Over the decades several notorious UFO incidents have been offered as evidence of Alien intrusion. The authors examined such cases. They argue strongly and concisely that their new material, found in the original roots of cases, turns many mysteries mundane. However, supporters of the Extraterrestrial Hypothesis will appreciate that some episodes defy prosaic rationalisation. Some events recorded in official files by utterly credible witnesses must be regarded as truly paranormal.
In 1992 the British Government stated it wished dispel its aura of secrecy and become more open. The Freedom of Information Act 2000, drafted in November of that year, will be fully implemented in 2005. As a forerunner its policy now, is of increased co-operation towards people who wish to see official files. Andy and Dave benefited from this; such files were crucial to their research. However, their search for evidence and information was not easy. Years were spent hunting through musty archives. Perseverance produced results, the discovery of a Ufological “Holy Grail”; documentry proof the British Government has conducted Top Secret UFO research. They unearthed a document entitled “Flying Saucer Working Party”. In 1950 a small team of senior military and intelligence specialists assembled to study hundreds of real X-Files.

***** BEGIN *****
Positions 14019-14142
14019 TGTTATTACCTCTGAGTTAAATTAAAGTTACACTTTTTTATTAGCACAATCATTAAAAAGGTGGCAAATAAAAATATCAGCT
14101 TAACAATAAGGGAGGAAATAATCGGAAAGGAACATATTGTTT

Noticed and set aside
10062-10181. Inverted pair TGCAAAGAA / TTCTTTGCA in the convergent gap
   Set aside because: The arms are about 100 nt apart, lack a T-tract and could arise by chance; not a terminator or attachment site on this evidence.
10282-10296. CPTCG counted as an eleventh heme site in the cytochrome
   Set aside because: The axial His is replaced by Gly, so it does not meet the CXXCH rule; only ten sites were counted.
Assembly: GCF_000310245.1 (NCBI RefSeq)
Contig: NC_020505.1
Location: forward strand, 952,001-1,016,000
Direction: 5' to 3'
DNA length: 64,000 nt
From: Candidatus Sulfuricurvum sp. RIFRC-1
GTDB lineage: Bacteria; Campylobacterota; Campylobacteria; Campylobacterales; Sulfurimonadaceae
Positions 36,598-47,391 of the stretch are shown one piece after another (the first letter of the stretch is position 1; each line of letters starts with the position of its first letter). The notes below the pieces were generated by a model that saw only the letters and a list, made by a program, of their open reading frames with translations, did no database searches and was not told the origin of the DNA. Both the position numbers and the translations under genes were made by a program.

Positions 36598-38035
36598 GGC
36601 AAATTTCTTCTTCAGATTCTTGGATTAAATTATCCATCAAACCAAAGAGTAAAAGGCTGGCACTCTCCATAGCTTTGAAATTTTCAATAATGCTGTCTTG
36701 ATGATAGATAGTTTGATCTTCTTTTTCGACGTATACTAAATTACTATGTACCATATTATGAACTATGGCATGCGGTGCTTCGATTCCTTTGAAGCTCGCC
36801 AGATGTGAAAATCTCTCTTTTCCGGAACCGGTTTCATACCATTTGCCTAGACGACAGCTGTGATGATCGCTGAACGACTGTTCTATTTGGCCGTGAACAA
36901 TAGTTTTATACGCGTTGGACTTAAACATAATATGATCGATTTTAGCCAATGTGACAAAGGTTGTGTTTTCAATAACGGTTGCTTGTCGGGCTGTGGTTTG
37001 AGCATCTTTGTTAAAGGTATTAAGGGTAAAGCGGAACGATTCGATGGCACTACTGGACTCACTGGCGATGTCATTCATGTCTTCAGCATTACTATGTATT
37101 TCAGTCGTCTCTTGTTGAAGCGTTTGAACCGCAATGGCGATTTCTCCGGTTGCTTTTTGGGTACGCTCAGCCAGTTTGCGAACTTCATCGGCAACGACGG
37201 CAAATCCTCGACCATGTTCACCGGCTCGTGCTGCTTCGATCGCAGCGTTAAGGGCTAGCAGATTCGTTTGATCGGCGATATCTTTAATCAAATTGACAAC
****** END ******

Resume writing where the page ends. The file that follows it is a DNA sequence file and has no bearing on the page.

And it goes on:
The book runs chronologically, from World War Two when RAF pilots had “Screaming dogfights” with “things” and mystery “lights” (this was several years before people used the terms UFO and Flying Saucer.). As you would expect the mythical Rendalsham incident is analysed. The writers score another first here. In May 2001 they discovered the Governments official file on the events that unfolded in that dark, frozen East Anglian forest
My only criticism: a few minor mistakes, such as the names and technical details of aircraft being wrong. These slight mishaps don’t affect the books' great strength.
Many UFO books lean towards the melodramatic and sinister. This one does not. Rather it is absorbing, intriguing and intellectually nutritious. Stimulating, not titillating. The UFO research community and general readers should value this.
The tome is a 282-page hardback; well illustrated, with a bibliography, thoroughly referenced and indexed.
“Out of the Shadows” is a fine piece of writing of craft. A superb example of proper UFO research. Recommended.
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3 of 3 people found the following review helpful
5.0 out of 5 stars About Time, 16 July 2002
By 
L. N. Nixon "nlnxn" (uk) - See all my reviews
(REAL NAME)   
This review is from: Out Of The Shadows: UFOs, the Establishment and the Official Cover Up: UFOs, the Establishment and Official Cover Up (Hardcover)
A superb book and long overdue high profile for two authors who were always more concerned with the realities of UFOs than spectacular myths. From the sense talked about many well known cases to the ideas and clear thinking that inform a few lesser stories this is a benchmark for other books. Packed with facts and delivered with clarity. A great book lads, keep 'em coming.
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9 of 11 people found the following review helpful
5.0 out of 5 stars Most intriguing UFO book I have ever read!, 21 Aug 2002
By 
Ms. H M W Evans (Connah`s Quay, Flintshire United Kingdom) - See all my reviews